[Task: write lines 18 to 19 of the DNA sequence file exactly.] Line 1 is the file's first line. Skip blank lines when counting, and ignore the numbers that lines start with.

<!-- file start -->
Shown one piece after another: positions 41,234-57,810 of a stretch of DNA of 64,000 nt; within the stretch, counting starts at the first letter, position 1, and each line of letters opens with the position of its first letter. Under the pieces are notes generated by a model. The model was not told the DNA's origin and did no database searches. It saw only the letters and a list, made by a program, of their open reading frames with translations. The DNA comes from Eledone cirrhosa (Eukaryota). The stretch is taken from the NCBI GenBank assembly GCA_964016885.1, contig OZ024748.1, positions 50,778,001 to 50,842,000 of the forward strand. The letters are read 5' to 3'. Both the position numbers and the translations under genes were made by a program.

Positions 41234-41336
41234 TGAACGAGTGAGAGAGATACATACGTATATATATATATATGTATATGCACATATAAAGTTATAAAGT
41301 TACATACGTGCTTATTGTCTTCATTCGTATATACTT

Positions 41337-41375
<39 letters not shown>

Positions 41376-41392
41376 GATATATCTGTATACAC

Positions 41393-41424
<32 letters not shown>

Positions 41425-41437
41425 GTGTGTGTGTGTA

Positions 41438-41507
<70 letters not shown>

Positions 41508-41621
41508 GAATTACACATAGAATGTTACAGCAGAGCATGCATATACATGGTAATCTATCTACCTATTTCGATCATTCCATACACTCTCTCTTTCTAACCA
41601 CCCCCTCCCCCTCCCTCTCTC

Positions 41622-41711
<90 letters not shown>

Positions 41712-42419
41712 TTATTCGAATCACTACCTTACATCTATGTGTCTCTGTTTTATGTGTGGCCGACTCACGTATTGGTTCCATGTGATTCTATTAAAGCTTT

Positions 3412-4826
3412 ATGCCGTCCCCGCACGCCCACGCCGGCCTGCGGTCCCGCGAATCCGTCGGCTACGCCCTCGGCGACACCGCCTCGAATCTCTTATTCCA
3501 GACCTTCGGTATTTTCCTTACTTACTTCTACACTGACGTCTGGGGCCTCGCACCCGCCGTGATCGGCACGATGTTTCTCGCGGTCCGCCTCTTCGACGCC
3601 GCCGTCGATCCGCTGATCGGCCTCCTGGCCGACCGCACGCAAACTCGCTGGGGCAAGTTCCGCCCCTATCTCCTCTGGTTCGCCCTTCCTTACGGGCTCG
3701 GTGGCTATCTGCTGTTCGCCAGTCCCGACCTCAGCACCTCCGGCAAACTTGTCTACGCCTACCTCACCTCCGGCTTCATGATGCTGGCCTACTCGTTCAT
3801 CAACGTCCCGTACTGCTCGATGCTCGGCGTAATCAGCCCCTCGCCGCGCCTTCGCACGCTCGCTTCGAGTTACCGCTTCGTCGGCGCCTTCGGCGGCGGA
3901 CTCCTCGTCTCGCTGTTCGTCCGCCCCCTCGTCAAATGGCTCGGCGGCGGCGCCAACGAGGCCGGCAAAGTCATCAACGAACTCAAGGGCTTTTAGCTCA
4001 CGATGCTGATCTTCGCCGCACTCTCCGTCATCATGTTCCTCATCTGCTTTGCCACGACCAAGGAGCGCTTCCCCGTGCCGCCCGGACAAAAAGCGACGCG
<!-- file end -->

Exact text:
Positions 41622-41711
<90 letters not shown>